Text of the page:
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BELLOT, JOSEPH-RENÉ, naval officer, explorer, and author; b. 18 March 1826 in Paris, one of about seven children of Étienne-Susanne-Zacharie-Brumaire Bellot, a smith and farrier, and Adélaïde-Estelle Laurent; d. unmarried 18 Aug. 1853 in Wellington Channel (N.W.T.).
The Bellot family moved from Paris to Rochefort when Joseph-René was five years old. He did well in school and his teacher, impressed by his talent, persuaded the mayor that the municipality should subsidize his entry into the college at Rochefort, where he received an education that would have been beyond his father’s limited means. The city of Rochefort continued to support him financially when, on 10 Nov. 1841, he entered the École Navale at Brest. He passed out from there on 1 Sept. 1843 and spent the following six months aboard vessels in the port of Brest.
In June 1844 Bellot embarked as naval cadet on the corvette Berceau for a voyage to the Indian Ocean. During this tour of service he was seriously wounded in a joint Anglo-French naval strike against the port of Tamatave in Madagascar on 15 June 1845, and for his part in this action he was nominated a knight of the Legion of Honour on 2 Dec. 1845. After a brief service aboard the frigate Belle-Poule in 1846, Bellot returned to France and was promoted sub-lieutenant on 1 Nov. 1847. Following a two-year tour of duty aboard the corvette Triomphante he returned to Rochefort on 25 Aug. 1850.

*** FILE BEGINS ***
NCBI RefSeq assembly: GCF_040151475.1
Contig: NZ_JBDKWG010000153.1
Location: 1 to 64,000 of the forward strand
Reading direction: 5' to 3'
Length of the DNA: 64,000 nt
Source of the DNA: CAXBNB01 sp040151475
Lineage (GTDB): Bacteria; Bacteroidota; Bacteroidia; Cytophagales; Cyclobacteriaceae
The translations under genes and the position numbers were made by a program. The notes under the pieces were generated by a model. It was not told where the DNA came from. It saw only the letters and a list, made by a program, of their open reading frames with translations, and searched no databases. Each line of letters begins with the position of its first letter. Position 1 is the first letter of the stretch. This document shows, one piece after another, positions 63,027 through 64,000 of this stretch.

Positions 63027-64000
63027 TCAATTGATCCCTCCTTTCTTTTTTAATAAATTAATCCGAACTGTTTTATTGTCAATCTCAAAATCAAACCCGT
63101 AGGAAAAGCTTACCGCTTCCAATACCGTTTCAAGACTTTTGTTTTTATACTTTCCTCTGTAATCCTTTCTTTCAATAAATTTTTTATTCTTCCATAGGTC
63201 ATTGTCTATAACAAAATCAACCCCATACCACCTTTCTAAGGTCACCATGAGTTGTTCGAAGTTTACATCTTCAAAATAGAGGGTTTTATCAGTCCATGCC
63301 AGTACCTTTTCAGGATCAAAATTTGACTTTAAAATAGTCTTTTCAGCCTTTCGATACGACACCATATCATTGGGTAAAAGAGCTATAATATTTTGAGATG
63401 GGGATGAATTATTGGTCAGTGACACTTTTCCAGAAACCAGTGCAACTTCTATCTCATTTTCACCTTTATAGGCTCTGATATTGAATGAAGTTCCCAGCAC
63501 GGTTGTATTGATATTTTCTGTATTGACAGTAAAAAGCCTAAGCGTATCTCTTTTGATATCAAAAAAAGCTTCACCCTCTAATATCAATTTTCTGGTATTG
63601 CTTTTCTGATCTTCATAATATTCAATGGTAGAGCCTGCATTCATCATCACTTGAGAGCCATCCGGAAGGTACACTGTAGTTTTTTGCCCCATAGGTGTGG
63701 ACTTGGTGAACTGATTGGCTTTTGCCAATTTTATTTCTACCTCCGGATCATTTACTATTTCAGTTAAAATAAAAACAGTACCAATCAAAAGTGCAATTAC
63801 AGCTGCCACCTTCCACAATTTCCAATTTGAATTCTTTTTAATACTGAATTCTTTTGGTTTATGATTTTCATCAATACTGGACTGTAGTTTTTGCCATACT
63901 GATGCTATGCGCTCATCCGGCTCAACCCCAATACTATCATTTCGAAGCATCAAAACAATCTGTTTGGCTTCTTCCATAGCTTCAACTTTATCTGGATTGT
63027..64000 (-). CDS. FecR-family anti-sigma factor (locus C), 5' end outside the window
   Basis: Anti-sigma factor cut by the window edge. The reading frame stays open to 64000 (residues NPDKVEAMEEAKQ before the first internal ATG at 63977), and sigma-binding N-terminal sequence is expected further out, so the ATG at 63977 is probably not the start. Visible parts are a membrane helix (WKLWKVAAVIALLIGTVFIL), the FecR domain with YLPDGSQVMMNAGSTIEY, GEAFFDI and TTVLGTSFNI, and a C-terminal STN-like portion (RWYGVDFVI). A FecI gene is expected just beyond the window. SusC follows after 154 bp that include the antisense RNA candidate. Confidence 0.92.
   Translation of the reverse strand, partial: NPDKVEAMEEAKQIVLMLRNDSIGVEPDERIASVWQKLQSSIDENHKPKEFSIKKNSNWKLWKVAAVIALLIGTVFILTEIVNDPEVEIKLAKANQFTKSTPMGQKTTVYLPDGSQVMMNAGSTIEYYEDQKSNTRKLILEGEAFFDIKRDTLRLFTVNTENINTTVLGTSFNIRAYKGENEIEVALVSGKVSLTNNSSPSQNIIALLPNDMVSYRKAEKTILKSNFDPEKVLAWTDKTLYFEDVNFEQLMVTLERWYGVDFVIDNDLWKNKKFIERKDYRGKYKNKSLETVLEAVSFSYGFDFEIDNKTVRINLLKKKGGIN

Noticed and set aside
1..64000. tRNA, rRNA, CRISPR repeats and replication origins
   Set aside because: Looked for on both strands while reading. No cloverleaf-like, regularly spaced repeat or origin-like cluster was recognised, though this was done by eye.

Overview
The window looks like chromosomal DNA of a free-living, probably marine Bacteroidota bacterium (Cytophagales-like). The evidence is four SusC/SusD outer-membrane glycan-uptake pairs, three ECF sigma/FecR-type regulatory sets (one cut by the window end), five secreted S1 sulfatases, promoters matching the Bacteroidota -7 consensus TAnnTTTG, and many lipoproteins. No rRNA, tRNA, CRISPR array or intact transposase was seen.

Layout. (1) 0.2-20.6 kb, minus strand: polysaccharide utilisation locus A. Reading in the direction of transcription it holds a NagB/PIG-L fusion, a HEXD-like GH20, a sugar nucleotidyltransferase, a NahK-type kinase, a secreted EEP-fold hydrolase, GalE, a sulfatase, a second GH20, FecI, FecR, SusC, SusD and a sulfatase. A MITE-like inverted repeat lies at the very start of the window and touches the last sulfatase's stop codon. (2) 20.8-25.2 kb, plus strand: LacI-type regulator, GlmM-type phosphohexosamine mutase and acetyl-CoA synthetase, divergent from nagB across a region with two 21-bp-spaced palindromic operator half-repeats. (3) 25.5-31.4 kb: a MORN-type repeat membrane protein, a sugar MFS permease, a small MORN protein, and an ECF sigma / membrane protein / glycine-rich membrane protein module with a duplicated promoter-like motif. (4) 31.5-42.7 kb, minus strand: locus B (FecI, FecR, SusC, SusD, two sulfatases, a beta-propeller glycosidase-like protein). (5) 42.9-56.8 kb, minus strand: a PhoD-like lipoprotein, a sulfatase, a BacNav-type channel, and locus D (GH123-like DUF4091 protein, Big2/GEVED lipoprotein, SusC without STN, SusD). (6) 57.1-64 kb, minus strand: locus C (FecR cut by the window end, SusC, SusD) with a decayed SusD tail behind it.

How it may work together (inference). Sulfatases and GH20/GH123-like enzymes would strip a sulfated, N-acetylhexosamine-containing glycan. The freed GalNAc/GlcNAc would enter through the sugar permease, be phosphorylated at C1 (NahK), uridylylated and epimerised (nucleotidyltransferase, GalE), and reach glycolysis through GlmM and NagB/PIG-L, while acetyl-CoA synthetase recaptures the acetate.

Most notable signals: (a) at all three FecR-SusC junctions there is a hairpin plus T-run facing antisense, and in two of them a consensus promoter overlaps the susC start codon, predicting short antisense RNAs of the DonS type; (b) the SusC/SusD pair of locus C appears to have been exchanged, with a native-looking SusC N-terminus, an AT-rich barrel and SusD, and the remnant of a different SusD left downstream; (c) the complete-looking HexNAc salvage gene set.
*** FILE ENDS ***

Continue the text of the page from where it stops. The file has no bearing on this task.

During a period of inactivity following his return to France, Bellot developed an interest in the search for Sir John Franklin*, lost in the Arctic since 1845. Until 1850 the search efforts had been sustained exclusively by the English-speaking world and Bellot felt that the concern of the French, and of seamen everywhere, should also be demonstrated. In mid March 1851 he wrote letters to Lady Franklin [Griffin*], who was then organizing her second private search expedition, and to William Kennedy*, the Canadian fur trader who was to command it, expressing his sympathy and volunteering his services. His application, though strongly supported by his own superiors and by the French ambassador in London, was at first opposed by Lady Franklin’s advisers at the Admiralty, who had misgivings that the presence of a foreign officer on a British ship might lead to problems of discipline and rank. Kennedy, on the other hand, favoured Bellot’s appointment, if only for his skills as a navigator. Finally, on 1 May, shortly before the search vessel, Prince Albert, was due to sail, he and Lady Franklin sent Bellot a cautious invitation to meet them.